We all have those old family remedies that have been passed down from generation to generation. Lemon and honey to cure a hangover. Garlic for a quick immunity boost. Another popular homemade elixir: cranberry juice for a UTI. For many, this is thought to be an all-natural and easy at-home cure for the uncomfortable affliction. But does it actually work? According to a recent study, not really.
Manisha Juthani-Mehta, an associate professor of medicine at Yale School of Medicine recently conducted a study in which she sought a definitive answer for the common infection. She and her team opted away from the sugary Ocean Spray drink we tend to associate with cranberry juice and instead used cranberry in capsule form, where it’s most potent.
She recruited 147 women in the study total. Half took a pill that equated to 20 oz of cranberry juice a day. The other half took a placebo pill. They did this for a whole year and had their blood and urine tested regularly for any signs of UTI bacteria over the course of the study.
Juthani-Mehta says she and her team saw no scientific evidence that proved cranberry played a crucial role in either avoiding or curing a UTI. There were 10 episodes of symptomatic UTIs reported in the group that received the cranberry pills and 12 in the group taking placebo pills.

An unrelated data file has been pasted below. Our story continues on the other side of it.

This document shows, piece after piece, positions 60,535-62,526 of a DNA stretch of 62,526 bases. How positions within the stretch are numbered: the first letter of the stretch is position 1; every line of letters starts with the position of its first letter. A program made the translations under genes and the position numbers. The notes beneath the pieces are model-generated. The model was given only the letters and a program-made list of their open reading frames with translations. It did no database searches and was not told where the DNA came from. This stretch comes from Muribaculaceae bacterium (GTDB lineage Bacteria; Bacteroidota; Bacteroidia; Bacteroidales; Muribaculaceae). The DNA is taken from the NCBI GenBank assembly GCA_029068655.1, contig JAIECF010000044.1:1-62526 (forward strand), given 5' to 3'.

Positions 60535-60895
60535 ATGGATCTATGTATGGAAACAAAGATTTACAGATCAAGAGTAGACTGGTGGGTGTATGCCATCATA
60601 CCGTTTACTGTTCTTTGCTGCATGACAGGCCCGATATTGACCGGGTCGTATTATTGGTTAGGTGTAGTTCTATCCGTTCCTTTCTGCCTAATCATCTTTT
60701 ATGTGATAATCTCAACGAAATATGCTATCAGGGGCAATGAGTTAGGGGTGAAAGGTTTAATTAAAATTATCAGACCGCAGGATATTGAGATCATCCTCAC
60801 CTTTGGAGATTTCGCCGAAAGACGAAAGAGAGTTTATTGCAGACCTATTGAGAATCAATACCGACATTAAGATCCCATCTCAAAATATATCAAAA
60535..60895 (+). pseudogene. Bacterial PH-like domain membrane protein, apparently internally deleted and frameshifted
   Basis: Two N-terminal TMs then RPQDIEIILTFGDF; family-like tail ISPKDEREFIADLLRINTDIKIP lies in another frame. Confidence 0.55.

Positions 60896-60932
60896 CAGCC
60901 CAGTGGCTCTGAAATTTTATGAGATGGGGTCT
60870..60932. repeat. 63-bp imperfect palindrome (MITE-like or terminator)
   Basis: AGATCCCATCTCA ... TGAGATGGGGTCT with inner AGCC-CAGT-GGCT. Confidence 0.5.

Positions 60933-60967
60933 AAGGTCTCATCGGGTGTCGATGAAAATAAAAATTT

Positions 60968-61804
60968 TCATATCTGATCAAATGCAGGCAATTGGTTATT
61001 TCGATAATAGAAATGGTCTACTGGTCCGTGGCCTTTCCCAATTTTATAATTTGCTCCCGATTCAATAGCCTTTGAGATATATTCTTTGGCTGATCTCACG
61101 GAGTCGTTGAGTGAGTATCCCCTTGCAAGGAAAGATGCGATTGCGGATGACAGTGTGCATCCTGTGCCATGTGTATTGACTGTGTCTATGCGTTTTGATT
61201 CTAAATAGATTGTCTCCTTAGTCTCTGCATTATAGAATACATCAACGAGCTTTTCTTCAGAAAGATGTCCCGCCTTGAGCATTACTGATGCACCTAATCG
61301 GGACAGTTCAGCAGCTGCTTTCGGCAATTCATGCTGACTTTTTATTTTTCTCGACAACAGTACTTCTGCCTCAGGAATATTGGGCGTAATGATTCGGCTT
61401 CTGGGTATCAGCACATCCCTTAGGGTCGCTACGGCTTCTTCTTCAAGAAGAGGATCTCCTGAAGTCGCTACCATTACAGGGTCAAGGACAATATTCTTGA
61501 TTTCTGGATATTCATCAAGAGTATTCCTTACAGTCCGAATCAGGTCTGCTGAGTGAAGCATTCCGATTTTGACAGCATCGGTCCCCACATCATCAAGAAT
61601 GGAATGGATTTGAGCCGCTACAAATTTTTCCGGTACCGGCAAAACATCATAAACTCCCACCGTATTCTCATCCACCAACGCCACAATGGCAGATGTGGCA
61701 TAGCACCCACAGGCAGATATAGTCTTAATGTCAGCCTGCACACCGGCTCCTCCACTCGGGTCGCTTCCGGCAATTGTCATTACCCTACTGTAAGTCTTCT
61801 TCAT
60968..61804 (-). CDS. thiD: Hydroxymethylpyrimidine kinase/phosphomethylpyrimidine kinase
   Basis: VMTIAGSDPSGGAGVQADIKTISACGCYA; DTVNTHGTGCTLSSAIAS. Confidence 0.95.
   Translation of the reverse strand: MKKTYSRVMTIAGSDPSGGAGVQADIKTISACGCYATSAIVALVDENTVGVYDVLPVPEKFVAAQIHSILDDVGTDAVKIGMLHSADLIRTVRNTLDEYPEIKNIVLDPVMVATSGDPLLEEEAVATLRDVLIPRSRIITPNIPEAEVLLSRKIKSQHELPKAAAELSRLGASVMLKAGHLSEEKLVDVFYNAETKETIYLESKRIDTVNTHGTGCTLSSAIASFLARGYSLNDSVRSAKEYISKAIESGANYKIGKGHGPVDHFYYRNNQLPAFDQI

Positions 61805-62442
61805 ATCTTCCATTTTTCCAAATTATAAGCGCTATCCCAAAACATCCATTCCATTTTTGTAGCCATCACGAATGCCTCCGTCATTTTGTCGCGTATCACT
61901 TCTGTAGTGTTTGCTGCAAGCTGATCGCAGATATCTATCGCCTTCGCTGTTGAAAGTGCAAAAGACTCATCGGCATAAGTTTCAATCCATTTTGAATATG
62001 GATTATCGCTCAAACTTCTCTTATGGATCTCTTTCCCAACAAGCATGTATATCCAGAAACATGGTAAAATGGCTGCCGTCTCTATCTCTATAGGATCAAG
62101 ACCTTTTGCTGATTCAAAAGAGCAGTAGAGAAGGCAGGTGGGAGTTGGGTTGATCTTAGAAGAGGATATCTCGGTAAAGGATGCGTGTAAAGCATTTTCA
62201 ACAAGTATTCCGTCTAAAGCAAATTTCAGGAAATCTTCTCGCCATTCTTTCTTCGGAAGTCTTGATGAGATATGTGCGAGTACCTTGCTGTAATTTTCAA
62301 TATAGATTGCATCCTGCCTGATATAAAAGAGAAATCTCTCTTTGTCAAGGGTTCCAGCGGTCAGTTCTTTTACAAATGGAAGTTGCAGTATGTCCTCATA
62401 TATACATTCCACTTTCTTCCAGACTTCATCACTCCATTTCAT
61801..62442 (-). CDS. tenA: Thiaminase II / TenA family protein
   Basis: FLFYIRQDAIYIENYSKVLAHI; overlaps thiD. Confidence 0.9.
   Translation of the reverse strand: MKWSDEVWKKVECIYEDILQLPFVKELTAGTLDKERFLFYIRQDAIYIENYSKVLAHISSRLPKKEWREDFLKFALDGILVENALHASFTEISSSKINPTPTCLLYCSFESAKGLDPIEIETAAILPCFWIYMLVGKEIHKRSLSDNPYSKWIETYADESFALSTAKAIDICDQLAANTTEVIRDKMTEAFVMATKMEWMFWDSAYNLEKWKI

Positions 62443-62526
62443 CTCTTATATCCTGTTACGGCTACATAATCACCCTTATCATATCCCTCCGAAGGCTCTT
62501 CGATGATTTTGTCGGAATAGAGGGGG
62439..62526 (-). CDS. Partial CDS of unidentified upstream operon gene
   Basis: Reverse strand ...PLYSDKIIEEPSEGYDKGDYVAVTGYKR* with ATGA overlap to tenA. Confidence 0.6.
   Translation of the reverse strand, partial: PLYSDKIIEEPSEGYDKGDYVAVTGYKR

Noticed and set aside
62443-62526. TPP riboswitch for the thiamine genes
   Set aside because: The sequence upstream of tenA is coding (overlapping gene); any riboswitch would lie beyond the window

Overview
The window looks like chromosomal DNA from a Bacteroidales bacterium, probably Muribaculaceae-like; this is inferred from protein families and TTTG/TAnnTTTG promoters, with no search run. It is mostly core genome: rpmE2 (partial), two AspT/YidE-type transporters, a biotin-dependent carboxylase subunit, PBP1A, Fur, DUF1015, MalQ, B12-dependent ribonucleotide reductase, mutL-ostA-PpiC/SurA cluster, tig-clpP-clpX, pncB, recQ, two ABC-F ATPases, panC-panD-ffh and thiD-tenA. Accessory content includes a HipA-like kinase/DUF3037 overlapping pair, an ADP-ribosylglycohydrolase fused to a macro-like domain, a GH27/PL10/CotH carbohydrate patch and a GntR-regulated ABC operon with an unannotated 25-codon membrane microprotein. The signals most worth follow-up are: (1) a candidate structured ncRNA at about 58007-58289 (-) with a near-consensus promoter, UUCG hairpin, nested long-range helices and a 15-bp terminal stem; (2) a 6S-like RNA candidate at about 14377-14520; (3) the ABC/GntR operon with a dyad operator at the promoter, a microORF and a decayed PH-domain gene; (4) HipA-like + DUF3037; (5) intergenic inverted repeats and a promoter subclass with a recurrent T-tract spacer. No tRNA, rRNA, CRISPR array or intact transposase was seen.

It should be noted that this study was conducted on older women in nursing homes. So the effect cranberry has on a younger person might vary slightly. And, while Juthani-Mehta doesn’t see any huge medical advantage to dosing with cranberry for UTI treatment, she says it’s not hurtful either. She told TIME, “I don’t see much downside, even if I don’t think the scientific evidence is convincing.” She just wants to be clear that it’s not worth spending big bucks on cranberry products when dealing with a UTI. If the symptoms feel severe, your money would be better spend on a doctor’s appointment.
What’s your go-to cure for a UTI? Share with us on Twitter @britandco.
(Photo via iStock)